The plan serves twin purposes: to provide Republicans much-needed cover in the event that Congress can't avoid all the austerity measures that take effect next year; and to apply some pressure to President Obama to provide more revenue and spending concessions to Republicans in broader budget negotiations.
Leading Democrats -- including, notably, Sen. Chuck Schumer (D-NY) and House Minority Leader Nancy Pelosi -- have in the recent past proposed setting the threshold for the expiration of the Bush tax cuts at incomes above $1 million. "Plan B" is, in a similar spirit, designed to rob Democrats of their argument that Republicans are holding middle-income tax cuts hostage for millionaires and billionaires.
The plan reflects just how far the ideological pendulum has swing back in Obama's direction since the election. Republicans are now in effect siding with Schumer in what used to be a fight between top Democrats. But with leverage on their side, Democrats are preemptively rejecting the GOP's fallback.
"Speaker Boehner's 'plan B' is the farthest thing from a balanced approach," said Senate Majority Leader Harry Reid (D-NV). "It will not protect middle class families because it cannot pass both Houses of Congress. The Senate bill is the only 'plan B' that can be signed into law and prevent taxes from rising by $2,200 on the average middle-class family. Now is the time to show leadership, not kick the can down the road. Speaker Boehner should focus his energy on forging a large-scale deficit reduction agreement. It would be a shame if Republicans abandoned productive negotiations due to pressure from the Tea Party, as they have time and again."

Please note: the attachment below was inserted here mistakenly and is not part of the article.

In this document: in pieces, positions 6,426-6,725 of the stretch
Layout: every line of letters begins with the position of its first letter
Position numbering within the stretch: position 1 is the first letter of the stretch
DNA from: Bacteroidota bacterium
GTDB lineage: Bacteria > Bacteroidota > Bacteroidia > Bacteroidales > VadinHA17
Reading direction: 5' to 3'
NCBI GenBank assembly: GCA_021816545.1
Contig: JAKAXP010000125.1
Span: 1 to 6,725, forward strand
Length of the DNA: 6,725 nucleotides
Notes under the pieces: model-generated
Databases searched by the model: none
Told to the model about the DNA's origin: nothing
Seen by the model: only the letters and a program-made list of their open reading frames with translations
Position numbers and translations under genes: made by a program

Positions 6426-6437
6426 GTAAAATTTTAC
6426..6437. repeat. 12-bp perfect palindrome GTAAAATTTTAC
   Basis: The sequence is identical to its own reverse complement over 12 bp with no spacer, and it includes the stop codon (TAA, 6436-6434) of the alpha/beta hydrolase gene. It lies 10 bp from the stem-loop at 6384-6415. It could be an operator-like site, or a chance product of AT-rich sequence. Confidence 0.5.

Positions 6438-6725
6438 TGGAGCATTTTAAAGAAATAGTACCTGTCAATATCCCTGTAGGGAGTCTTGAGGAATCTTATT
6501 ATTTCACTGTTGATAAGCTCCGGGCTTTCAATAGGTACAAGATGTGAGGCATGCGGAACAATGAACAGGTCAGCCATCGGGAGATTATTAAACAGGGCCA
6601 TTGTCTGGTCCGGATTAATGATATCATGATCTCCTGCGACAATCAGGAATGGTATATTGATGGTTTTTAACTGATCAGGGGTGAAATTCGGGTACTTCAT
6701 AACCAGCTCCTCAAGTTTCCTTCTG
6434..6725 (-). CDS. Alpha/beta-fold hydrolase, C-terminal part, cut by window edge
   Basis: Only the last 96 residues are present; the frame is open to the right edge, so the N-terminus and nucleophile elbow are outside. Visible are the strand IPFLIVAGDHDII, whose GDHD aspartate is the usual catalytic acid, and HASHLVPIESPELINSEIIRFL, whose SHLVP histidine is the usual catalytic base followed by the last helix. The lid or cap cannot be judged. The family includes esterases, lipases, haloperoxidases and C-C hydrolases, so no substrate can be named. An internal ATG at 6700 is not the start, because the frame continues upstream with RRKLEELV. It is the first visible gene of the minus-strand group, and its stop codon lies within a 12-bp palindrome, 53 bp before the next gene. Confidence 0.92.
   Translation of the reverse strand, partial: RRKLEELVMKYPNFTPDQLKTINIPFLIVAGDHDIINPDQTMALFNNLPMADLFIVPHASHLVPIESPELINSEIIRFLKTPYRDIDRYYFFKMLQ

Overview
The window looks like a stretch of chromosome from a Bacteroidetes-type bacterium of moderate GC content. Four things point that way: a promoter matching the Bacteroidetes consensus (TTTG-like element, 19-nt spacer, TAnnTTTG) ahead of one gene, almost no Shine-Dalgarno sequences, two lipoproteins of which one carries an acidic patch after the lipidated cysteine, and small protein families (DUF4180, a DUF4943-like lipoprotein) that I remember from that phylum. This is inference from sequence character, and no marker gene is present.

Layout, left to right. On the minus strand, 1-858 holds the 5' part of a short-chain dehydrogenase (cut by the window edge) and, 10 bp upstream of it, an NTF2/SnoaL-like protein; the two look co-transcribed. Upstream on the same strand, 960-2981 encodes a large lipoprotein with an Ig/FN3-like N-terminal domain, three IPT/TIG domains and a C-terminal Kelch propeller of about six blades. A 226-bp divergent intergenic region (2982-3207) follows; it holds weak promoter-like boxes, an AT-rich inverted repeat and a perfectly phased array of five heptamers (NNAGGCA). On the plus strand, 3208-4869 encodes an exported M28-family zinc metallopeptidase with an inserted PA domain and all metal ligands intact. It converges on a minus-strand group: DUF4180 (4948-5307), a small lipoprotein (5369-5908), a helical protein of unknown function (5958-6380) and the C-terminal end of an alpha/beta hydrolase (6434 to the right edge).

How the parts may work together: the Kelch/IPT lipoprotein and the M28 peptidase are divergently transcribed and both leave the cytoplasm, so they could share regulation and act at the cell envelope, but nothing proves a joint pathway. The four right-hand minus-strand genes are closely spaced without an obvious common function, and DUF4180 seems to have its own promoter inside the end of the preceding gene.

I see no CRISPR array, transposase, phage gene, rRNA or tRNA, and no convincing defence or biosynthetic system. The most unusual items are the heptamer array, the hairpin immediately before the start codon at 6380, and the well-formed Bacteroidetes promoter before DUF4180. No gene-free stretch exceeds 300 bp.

House Minority Whip Steny Hoyer (D-MD) -- who controls Democratic votes in the House -- said House Dems won't provide Boehner cover. "The math doesn't work," he told reporters Tuesday. "We're going to urge our members to vote no."
The bill, which Republicans hope to bring to the floor later this week, would also likely patch the alternative minimum tax, to prevent it from hitting millions of middle-income earners, and the estate tax, which is scheduled to increase significantly next year. It would not roll back the sequester, and probably wouldn't extend expiring unemployment benefits either, but could include a "doc fix" to prevent Medicare physician reimbursements from dropping by a quarter.
"We'll continue to look at how we'd address those issues as we put this bill together," Boehner said.